‘I love the sea’s sounds and the way it reflects the sky.
The colours that shimmer across its surface are unbelievable.
This, combined with the colour of the water over white sand,
surprises me every time.’
There is a lot written about colour, how it impacts on the decisions and choices that we make, and how can impact our moods. I can remember going to a Women in Business meeting in Kent, UK where the speaker for the meeting was going to talk about colour. As she walked up to the front of the room a comment by Henry Ford came to mind ‘Any colour – so long as it’s black.’ Admittedly Henry Ford was talking about the Ford cars that he invented and was selling, but it was interesting as the speaker for the meeting was dressed in black – head to toe!
There has been a lot of research done about colours and it is said that colours do have a psychological impact on each one of us. Although colour is the attribute of the eyes, the result of your interpretation of colour has an impact on the chemistry of your mind – conscious and sub-conscious. The focus on the talk at Women in Business was on the colours that we chose to wear and brought up the interesting question of what you wear – what you are expected to wear by the environment you are in or what you would prefer to wear? The reason that the presenter was wearing black was that she had been asked to present to ‘business women’ and in her mind this has conjured up an impression with her; which drove her to select more formal attire than that she would normally wear. Therefore in answer to the question, was she wearing what the environment expected or what she would have preferred to wear – she chose to wear what the environment expected. Or did it? In the conclusion of her talk she did explain that although she selected to wear black visibly; the colours she had chosen to wear underneath her ‘visible’ clothes supported her in the way that she had studied and worked with colours.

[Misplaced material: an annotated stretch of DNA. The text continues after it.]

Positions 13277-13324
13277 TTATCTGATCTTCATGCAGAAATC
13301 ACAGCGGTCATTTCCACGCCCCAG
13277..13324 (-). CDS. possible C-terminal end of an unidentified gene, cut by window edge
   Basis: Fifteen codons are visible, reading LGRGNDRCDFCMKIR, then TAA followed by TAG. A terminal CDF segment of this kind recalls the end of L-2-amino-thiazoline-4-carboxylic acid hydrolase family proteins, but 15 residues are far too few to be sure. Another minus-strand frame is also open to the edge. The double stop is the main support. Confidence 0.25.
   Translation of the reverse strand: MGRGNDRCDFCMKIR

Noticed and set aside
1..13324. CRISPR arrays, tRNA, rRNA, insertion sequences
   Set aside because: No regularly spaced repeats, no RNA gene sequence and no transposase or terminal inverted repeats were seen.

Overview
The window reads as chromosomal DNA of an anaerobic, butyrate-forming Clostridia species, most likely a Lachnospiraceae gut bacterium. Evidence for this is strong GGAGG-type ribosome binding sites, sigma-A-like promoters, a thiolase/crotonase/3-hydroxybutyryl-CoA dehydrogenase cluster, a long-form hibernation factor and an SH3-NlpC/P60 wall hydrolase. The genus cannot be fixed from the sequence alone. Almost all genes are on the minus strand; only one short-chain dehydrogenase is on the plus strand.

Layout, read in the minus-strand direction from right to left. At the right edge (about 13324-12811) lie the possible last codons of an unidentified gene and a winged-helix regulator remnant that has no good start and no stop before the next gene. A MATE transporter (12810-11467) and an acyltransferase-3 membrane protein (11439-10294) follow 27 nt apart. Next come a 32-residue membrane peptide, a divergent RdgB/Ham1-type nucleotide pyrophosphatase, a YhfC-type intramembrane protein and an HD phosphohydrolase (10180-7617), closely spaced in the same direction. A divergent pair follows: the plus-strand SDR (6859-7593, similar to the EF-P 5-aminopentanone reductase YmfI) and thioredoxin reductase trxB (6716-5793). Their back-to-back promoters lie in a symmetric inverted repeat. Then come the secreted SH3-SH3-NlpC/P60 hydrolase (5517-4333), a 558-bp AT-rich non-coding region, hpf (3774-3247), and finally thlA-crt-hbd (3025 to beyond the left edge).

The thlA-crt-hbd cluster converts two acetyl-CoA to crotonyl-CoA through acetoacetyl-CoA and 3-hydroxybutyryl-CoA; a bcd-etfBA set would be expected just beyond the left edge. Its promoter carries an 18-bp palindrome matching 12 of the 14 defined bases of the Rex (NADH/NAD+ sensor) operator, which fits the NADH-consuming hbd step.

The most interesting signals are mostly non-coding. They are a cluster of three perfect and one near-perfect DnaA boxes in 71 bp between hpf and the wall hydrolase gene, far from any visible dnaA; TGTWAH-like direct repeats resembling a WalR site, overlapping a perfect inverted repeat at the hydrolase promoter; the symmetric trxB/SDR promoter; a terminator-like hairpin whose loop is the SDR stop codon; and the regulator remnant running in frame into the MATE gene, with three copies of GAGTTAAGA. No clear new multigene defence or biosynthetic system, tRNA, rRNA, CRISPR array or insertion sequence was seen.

‘Mere colour, unspoiled by meaning, and unallied with definite form, can speak to the soul in a thousand different ways.’ Oscar Wilde
Light is reflected through objects in different wavelengths and frequencies, and a typical human eye can respond to wavelengths from about 390 to 750nm, and in terms of frequency this corresponds to 400 – 790 THz. What does this mean? Scientifically a lot, but to you and me it just confirms that colour has an ‘energy’. Interestingly the spectrum displays the colours that relate to the chakra colours, and does not include all the colours that the human eye and mind can see and distinguish. There are a number of unsaturated colours (pink, purple, magenta) that are distinguished and seen because they are made up of a mix of multiple wavelengths. Other species can see colours which fall outside the frequencies seen by the human race. For example, birds, bees and other insects can see ultra-violet light which helps them find the nectar in the flowers.
I can remember my science lessons at high school in South Africa when we talked about how light is seen and we experimented with prisms and I’m sure you’ve seen this. Isaac Newton observed that when a narrow beam of sunlight hits the face of glass prism at an angle, some of the light is reflected and some passes through the glass prism and emerges as different coloured bands. He hypothesized that light was made up of particles of different colours and that the different colours moved at different speeds – for example red light moves a lot quicker than violet – and that the result is that the red light bends less sharply than violet. As part of his discovery, Newton divided the spectrum of colours into seven named colours – red, orange, yellow, green, blue, indigo and violet. I’m sure that you will recognise these colours as the colours of the rainbow and the chakra colours.
I know that I frequently have this display of beautiful colours when the sun shines through the crystals that I hang in my windows and doors at home and in my office.
Over the years since Newton, Goethe, Schopenhauer started to write about colours more and more research has been done and in each piece of research, under the heading of the research it has been determined that colours have meanings. Colour exists everywhere! Colour is omnipresent!